It occurs to me that I’m something of an expert in government repression. Not a foremost expert, mind you, but on account of my political science training I do know more about how to be a brutal dictator than most people. This post is about how Egyptian man-who-would-be-king Hosni Mubarak has screwed it up recently, and how it is starting to look like this could cost him everything–any day now, rather than this promised September.
To clarify, I’d like to point back to the opposition protests that brought down the Ben Ali kleptocracy in Tunisia in just 1 month. Tunisia’s Jasmine Revolution was the remarkable, swift course by which the mortal wounding by self-immolation of a 26-year-old unemployed college graduate on December 17th was succeeded by a month of growing protests by unemployed, college-educated 20-somethings. I previously wrote an account of the course of events in that revolution. From their mid-December advent out in rural towns, it wasn’t until January that the protests spread to coastal resort cities, catapulting them to international prominence. It wasn’t until January 11th that protests reached Tunis.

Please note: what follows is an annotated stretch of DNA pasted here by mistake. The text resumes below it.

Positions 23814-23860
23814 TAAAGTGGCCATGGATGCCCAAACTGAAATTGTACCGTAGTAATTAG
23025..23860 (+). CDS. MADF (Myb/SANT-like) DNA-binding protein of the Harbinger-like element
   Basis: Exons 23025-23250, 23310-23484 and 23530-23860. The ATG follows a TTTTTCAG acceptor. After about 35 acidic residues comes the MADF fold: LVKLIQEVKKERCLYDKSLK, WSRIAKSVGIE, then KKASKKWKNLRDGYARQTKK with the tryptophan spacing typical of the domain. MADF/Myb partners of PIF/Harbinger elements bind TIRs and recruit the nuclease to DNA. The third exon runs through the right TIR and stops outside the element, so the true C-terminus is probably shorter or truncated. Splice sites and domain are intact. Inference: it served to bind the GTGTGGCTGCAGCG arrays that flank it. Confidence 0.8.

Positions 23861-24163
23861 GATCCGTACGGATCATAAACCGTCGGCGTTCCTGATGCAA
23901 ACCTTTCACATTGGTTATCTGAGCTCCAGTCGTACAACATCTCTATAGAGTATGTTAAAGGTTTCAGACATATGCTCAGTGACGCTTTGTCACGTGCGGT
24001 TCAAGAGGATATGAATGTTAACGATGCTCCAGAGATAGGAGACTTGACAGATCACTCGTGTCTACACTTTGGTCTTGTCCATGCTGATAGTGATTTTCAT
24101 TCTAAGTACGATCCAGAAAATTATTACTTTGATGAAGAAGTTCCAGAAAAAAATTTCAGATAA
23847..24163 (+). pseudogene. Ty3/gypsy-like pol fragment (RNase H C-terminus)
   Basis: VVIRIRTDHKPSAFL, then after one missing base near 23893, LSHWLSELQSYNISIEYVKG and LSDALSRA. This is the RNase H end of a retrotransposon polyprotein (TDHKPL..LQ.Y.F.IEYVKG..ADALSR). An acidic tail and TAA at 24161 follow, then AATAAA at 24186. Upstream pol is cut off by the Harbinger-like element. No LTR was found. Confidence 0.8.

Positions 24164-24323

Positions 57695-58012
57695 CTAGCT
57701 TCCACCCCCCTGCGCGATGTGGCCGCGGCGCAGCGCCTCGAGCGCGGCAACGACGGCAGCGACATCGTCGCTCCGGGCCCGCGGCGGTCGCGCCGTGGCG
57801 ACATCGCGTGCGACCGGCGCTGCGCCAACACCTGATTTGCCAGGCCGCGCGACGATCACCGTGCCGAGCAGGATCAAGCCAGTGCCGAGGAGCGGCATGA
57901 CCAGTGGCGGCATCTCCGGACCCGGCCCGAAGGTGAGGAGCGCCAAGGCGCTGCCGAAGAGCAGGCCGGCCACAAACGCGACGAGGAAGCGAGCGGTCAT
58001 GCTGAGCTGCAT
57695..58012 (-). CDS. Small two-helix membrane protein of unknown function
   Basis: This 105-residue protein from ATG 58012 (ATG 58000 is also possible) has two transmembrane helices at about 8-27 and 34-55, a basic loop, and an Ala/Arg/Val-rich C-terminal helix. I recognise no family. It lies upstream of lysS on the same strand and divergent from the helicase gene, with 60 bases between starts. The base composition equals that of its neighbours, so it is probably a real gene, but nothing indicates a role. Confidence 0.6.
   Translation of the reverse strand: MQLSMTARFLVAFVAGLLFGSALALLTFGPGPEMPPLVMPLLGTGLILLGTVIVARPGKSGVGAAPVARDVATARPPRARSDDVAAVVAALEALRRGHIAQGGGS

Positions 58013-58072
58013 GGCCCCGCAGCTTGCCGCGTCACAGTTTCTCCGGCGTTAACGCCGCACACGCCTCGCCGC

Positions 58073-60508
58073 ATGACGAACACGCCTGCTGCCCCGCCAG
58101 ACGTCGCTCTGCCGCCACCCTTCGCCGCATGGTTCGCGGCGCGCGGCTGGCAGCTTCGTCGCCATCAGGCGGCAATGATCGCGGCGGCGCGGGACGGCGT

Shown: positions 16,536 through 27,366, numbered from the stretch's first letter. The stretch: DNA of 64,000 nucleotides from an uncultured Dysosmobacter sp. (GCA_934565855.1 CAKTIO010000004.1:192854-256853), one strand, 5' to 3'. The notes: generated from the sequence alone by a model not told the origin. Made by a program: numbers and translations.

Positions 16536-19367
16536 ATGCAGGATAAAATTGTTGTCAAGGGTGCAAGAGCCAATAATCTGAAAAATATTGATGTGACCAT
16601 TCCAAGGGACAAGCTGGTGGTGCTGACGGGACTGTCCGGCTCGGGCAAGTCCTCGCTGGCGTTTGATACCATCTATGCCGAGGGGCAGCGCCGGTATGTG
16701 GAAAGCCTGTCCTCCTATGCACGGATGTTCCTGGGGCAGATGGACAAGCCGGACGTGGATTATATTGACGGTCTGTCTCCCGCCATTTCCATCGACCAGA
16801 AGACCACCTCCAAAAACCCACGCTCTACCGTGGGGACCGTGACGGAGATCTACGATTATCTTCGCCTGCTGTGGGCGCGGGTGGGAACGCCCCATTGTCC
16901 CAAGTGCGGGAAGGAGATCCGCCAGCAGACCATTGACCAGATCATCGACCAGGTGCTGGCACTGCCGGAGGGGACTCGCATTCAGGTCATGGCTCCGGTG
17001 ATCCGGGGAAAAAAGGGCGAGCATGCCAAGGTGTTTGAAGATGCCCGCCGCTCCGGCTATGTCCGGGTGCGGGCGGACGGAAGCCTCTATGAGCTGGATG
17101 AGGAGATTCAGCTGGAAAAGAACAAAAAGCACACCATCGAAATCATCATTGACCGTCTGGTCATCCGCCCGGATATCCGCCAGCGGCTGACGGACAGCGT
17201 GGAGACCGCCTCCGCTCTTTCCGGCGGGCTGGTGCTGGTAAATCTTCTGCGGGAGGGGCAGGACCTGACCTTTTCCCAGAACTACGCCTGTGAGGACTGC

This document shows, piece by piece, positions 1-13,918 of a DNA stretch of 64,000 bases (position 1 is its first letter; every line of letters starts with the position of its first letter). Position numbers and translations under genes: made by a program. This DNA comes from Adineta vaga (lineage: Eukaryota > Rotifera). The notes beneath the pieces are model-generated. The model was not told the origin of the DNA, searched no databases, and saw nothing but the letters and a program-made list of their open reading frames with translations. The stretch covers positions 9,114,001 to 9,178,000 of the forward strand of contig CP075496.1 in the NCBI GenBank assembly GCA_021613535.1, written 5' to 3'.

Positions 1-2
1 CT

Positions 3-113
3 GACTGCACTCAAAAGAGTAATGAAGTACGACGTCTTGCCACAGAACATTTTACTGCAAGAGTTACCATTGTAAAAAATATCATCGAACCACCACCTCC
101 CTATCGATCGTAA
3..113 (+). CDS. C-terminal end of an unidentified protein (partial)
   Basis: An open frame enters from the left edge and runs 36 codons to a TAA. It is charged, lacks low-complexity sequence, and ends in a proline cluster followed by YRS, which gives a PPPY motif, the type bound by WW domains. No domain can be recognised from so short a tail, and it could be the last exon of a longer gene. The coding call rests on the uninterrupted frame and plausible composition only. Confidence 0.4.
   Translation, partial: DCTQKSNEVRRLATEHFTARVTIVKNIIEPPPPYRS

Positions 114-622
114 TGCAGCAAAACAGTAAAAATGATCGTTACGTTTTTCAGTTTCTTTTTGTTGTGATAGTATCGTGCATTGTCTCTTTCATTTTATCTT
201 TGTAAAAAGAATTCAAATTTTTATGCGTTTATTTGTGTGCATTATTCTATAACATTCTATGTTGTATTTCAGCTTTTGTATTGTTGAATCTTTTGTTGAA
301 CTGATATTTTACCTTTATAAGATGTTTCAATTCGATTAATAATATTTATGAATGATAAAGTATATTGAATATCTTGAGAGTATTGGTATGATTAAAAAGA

Then, by the end of that very week, Zine el-Abidine Ben Ali, Tunisia’s dictator for 23 years, was gone, chased out of the country. His fate seems to have been sealed by 2 developments–one, his firing of his cabinet and promise to reign-in corruption during that final week, the other the army’s response to his call to fire on the unreceptive protesters. After that order came, Tunisia’s apolitical army simply left Tunis to the protesters, and Ben Ali to his fate. That night–the night of Friday, January 15–Ben Ali fled Tunisia. As former colonizer and ally France wouldn’t grant the hated president-for-life asylum, he fled to Saudi Arabia, which previously hosted Ugandan dictator Idi Amin‘s long retirement.
What does this have to do with Mubarak and Egypt? The Liberal Ironist believes that Mubarak’s opposition-crushing plan has been similarly-incoherent and has thus endangered not only his own but any dictatorship in that country. (I know, how very sad.)